Wednesday, 28 September 2016

When you can't find the right emoticon for scraping Weet-Bix off the floor

Lately, I've been writing, writing, writing. I would like to write a book, but all the demons of self doubt seep in. How on earth could I write a book? Me?! That's a lot of words. A lot of story to come up with.
There are so many other people who could write better. People who would actually have something to say that people would want to read. The merry-go-round of self hate (or self truth) goes on and on.

I'm a Pollyanna. I always think that things will turn out right. Will work out for the best. Work out the way they're meant to be. Trying to look on the bright side.

But what if they don't work out and the reason that they don't work out is simply because I don't try. If I just accept "Oh well, it wasn't meant to be then." I'm now beginning to see that's an easy way not to try or to give up.

So I'm writing, writing, writing. Filling the screen with words, that may or may not be put together in the right way. That may not be something that anyone would want to read. It might be crap. I might be wrong. But at least I tried. At least the words will be out there. And maybe, just maybe, someone will want to read it. Just maybe it will resonate with someone. Make someone think. Or cry. Or laugh. Or just enjoy the words washing over them. Or simply have a distraction for an hour or two from the boring moments of life. Maybe only my kids and my husband and my parents will read it and tell me it's great before putting in on their bedside table to gather dust.

Facebook and Instagram and the rest of the social media world are awash with memes and quotes telling us to live in the moment, be grateful for the small things, live life fully. We don't even have to think too hard about it, as there will be an emoticon to fit the bill.  I have moments when I'm all for being grateful and being inspired, but sometimes the small stuff is scraping Weet-Bix off the floor, time and again. It's repeating "Stop it, no, stop it, stop it, be nice, no" over again. Sometimes being a middle-aged mother is as boringly mundane as it sounds. Middle-aged mother. How on earth is that me? And, yet it is. And there is no amount of money you could pay me to again be 30 or 20.
Thinking that I knew it all, when in fact I knew nothing. Yet, when I answer how was my day, I almost bore myself. So what can I say that anyone would want to read? I'm not sure.

So in spite of that, perhaps it's time to be brave and write, knowing full well, it could amount to nothing. To try or die. To write something more meaningful than a quote in metallic print in a Kmart frame or in a cursive font on a Facebook meme. Not aiming too high, but you just never know.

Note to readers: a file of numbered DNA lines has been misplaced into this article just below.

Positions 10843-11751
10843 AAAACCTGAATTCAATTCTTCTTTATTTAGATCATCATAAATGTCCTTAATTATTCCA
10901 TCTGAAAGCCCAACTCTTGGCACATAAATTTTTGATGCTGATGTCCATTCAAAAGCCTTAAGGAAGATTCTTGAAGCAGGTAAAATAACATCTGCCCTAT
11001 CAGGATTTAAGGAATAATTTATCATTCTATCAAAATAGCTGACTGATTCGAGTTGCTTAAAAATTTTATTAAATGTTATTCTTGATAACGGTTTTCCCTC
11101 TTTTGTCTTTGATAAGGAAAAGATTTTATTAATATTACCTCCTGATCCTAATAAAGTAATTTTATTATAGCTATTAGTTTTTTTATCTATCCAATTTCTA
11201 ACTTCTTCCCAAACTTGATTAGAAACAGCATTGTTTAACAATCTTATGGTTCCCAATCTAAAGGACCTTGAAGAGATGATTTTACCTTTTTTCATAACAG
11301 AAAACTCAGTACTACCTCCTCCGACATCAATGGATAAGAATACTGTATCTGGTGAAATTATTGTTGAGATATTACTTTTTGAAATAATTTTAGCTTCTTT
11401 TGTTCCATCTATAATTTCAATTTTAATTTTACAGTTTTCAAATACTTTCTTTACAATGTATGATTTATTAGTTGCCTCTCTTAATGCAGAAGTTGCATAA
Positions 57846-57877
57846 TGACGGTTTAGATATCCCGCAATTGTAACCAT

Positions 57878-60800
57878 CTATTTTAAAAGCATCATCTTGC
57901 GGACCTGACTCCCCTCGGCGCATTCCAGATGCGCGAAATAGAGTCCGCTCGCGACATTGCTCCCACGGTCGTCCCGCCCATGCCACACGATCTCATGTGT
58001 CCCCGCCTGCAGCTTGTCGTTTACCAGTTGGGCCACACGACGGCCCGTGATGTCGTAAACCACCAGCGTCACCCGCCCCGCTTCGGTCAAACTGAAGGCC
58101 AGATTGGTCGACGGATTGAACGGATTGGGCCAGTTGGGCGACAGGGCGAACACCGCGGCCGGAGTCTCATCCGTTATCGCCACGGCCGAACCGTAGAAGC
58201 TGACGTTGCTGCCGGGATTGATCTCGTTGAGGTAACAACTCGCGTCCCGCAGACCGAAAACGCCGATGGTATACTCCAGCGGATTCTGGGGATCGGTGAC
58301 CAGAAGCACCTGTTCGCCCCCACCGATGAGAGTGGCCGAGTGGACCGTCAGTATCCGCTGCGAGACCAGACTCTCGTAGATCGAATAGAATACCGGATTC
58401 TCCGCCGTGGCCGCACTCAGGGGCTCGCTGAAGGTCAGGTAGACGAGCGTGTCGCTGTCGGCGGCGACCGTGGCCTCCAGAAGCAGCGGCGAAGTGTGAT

Monday, 26 September 2016

Special interests

A few weeks ago, I was chatting to my mother-in-law and she was telling me how she doesn't really have a hobby or interest, as such, and how having an interest is such a good way to involved yourself in a new place. It's a way to connect with like-minded people. She was wishing she had an interest or hobby. It made me think.

I look at my Dad, who has a passion for music (playing and listening), travelling, reading and how all those things have really enriched his life and even his career.

When you're in the middle of your life, kids, family, house and career all take over and it's easy to forget about those interests. Case in point, as I write this my daughter is whining and yelling about bugs and how she won't be able to do a single thing until all the bugs in the world are gone and surely I must be able to do something about this. So my small attempt to create and be involved in my interest is difficult.

Which is why it makes it even more important to have something for ourselves. One day, you'll retire and the kids will be gone and what have you got left? Will you even remember what is was that made you happy if you've had to give it up? What's the essence of you. Some days, I struggle to remember what used to get me excited.

I know that when I sit down to write it makes me content. My head suddenly feels normal again (not writing for the past few months have certainly made me crazy). These days I love to listen to podcasts and TED talks and think about new ideas, be inspired by other's ideas and creativity. Talking to new people who are completely different from me excites me as well. Hearing new stories.  Seeing new films. Louis Theroux is in Australia at the moment and I would've loved to have heard him talk, because I love his naive way of getting people to talk and reveal themselves. I find people really interesting.

When I was younger I used to love a heated discussion. It was never personal, but debating a point with someone with a completely different view to me was always fun. Debating all the things you're not suppose to debate (religion, politics) was the most fun!